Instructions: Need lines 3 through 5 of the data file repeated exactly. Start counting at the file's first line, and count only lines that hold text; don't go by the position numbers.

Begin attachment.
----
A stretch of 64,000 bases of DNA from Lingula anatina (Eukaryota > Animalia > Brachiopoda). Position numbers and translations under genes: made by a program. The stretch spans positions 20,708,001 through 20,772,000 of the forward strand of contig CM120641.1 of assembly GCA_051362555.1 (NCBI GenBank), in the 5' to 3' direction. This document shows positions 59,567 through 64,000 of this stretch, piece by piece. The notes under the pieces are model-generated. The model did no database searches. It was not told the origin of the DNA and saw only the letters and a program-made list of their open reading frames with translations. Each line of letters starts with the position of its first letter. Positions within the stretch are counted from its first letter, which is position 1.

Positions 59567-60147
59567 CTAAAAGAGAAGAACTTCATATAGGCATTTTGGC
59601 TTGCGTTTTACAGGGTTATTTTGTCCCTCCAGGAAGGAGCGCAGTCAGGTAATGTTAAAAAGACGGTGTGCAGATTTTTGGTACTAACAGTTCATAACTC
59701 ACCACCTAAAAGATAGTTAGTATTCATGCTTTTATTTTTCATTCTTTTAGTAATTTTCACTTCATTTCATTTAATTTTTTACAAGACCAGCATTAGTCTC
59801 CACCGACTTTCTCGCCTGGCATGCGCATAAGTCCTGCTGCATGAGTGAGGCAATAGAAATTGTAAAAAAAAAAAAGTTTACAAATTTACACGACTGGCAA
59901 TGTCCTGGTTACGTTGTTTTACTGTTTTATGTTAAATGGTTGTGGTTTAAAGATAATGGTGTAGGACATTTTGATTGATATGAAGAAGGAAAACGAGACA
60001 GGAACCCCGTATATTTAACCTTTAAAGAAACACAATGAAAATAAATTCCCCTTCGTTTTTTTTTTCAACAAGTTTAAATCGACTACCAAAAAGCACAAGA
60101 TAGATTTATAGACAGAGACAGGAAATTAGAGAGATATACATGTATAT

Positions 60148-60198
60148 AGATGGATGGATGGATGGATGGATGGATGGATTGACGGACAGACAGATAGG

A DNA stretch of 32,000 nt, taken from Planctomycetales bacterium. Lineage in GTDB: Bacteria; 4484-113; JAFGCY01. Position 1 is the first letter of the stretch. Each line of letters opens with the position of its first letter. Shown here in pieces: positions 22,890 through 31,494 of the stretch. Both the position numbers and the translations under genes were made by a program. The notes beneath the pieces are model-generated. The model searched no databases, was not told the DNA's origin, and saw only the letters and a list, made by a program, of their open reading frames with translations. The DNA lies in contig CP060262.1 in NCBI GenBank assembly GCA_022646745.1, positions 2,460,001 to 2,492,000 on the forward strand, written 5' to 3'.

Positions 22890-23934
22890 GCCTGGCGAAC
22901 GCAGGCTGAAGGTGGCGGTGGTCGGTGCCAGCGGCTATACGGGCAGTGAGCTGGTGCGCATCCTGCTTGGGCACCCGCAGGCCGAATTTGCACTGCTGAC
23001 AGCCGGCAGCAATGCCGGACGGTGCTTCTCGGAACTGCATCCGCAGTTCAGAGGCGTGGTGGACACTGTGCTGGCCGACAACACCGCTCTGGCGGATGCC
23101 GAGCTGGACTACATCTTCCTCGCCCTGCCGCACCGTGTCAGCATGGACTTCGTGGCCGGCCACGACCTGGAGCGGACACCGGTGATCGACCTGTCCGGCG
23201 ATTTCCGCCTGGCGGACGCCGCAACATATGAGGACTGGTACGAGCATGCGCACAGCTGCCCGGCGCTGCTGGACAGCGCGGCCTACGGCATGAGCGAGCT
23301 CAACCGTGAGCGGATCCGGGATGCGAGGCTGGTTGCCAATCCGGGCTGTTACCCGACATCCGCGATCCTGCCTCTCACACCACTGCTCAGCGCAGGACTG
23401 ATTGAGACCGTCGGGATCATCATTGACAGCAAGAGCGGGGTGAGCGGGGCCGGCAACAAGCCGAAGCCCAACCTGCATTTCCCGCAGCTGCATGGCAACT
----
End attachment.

59567 CTAAAAGAGAAGAACTTCATATAGGCATTTTGGC
59601 TTGCGTTTTACAGGGTTATTTTGTCCCTCCAGGAAGGAGCGCAGTCAGGTAATGTTAAAAAGACGGTGTGCAGATTTTTGGTACTAACAGTTCATAACTC
59701 ACCACCTAAAAGATAGTTAGTATTCATGCTTTTATTTTTCATTCTTTTAGTAATTTTCACTTCATTTCATTTAATTTTTTACAAGACCAGCATTAGTCTC